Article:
This article was originally posted on August 13, 2018. The Michigan PFAS Action Respse Team (MPART) has moved quickly to address this emerging contaminant issue in our state. Below is the revised article.
Across Michigan, Per- and Polyfluoroalkyl Substances (PFAS) are causing concern among citizens, government leaders, business owners and environmental scientists. In 2017, the state established the temporary multi-agency Michigan PFAS Action Response Team (MPART) to investigate, test, address and communicate to the public about this growing health concern. MPART was re-established as a permanent advisory body within the Department of Environment, Great Lakes and Energy (EGLE) in February 2019.
PFAS are currently considered "emerging contaminants" because the science is still evolving. The compounds are also known as "forever chemicals" due to their persistence in our bodies and the environment even after they have been phased out of production. There are health advisories for PFAS, but there continues to be uncertainty surrounding their impact on human health.
What are PFAS?
Initially developed in the 1950s, PFAS are man-made chemicals. They were used in consumer products, such as nonstick cookware, cleaning products, stain-resistant coatings, fast-food containers/wrappers, personal care products and more. They are also found in firefighting foam, specifically Aqueous Film Forming Foam (AFFF), on and near military bases, civilian airports and fire training sites. PFAS are also found in and near industrial plants and municipal landfills.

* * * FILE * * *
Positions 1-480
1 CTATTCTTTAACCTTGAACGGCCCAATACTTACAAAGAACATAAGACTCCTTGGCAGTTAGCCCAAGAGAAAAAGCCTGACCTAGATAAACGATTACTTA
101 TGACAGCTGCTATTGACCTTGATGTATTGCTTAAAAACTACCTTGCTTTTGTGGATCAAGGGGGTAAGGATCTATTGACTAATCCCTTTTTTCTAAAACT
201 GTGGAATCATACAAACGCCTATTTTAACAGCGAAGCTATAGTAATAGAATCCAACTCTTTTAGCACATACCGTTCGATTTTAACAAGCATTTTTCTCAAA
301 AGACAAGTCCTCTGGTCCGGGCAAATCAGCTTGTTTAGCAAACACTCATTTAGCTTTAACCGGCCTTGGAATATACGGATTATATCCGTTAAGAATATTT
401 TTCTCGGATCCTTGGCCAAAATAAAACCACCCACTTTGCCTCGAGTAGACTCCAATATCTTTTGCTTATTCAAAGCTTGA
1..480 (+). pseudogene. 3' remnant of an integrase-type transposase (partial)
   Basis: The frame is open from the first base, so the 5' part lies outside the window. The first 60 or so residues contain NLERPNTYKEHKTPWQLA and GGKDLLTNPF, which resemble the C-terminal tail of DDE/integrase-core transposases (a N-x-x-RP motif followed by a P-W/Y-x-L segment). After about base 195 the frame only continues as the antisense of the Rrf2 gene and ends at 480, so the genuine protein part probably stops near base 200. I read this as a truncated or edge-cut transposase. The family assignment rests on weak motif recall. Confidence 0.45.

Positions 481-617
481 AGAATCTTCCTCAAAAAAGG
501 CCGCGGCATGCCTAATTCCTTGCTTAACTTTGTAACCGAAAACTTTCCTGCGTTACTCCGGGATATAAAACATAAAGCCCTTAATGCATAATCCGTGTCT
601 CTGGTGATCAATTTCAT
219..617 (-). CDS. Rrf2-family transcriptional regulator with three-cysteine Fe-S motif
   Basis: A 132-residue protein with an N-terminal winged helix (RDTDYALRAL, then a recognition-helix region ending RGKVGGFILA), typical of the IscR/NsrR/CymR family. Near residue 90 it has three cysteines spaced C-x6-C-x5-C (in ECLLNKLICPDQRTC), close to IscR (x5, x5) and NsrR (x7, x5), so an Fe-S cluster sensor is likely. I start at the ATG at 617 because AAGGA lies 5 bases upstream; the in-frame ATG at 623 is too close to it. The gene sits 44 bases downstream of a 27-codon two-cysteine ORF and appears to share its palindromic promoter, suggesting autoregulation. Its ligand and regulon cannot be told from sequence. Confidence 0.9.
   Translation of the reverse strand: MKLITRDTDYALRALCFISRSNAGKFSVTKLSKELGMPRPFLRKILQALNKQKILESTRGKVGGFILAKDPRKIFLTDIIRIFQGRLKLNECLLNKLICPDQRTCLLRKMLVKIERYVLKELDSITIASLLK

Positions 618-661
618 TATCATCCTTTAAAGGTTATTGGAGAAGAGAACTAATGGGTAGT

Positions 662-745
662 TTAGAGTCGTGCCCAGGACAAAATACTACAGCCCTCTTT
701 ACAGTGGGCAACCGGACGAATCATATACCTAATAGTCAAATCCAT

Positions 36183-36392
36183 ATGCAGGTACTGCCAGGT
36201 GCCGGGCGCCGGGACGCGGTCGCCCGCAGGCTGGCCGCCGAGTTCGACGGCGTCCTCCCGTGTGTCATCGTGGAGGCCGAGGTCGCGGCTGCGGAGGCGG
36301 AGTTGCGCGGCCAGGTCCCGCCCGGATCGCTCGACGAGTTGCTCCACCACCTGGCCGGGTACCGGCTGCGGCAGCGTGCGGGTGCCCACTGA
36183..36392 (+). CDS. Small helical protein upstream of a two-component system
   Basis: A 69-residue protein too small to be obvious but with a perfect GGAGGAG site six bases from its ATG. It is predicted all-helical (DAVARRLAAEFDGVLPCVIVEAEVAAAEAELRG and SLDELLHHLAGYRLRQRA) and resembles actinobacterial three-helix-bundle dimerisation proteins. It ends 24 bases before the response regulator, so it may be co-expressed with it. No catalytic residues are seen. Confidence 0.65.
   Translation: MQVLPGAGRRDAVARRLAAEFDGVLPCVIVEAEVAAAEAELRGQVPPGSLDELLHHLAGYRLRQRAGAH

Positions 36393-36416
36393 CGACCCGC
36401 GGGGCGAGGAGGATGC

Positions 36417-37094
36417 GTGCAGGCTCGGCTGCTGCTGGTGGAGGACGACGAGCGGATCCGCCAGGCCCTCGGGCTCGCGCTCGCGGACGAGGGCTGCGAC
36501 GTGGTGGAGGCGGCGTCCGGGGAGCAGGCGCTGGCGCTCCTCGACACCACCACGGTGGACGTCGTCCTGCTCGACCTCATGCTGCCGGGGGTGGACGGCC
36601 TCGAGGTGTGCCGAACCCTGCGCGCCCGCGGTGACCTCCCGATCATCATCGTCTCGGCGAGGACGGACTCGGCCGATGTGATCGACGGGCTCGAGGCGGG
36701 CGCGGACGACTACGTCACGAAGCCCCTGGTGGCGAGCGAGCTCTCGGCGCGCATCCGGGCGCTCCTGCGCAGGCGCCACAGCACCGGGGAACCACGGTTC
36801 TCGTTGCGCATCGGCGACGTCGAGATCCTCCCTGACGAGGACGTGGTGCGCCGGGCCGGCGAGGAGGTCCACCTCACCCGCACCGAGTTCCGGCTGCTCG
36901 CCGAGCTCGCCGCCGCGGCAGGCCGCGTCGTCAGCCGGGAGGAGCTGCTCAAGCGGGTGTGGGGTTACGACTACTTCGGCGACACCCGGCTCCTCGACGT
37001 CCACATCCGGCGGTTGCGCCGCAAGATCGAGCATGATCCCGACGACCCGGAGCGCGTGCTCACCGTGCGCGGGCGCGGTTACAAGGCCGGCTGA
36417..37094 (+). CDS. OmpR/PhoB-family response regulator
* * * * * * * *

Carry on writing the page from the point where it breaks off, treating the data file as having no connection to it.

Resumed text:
Although thousands of chemicals are included in the PFAS group, PFOA and PFOS are the most studied because they were the most extensively produced; however, the focus may shift to other PFAS as more is learned about them and how they were used.
PFAS production and import has been phased out of the U.S. market, but PFOA-based products may still reside in some inventories. Similarly, PFOS is no longer used by U.S. manufacturers but still resides in the environment through consumer products. Although PFOA and PFOS are no longer manufactured in the U.S., they are still produced internationally and can be imported into the country in consumer goods such as carpet, leather and apparel, textiles, paper and packaging, coatings, rubber and plastics.
Why are PFAS a problem?
According to the U.S. EPA, PFAS are dangerous because they are persistent (do not break down in the environment), bioaccumulative (build up over time in the blood and organs of humans and animals) and may be transported over great distances by wind or rain.
It is now known that these chemicals have seeped into groundwater and contaminated public and private well systems. This is a particular concern for Michigan, where PFAS-associated sites "such as military bases, tanneries and electroplating facilities" have been staple industries in many of our communities. As of August 1, 2019, PFAS contamination has been confirmed in 63 sites across Michigan.
How can PFAS affect health?
Scientists are still learning about the health effects of exposure to PFAS, and additional research is necessary to better understand this complex issue. If humans or animals ingest PFAS (by eating or drinking food or water that contains PFAS), the PFAS are absorbed and can accumulate in the body. The National Center for Environmental Health (NCEH)/Agency for Toxic Substances and Disease Registry (ATSDR) is studying the issue to understand how exposure to PFAS might affect people's health.
According to the Centers for Disease Control and Prevention (CDC), PFAS exposure may potentially:
How are we exposed to PFAS?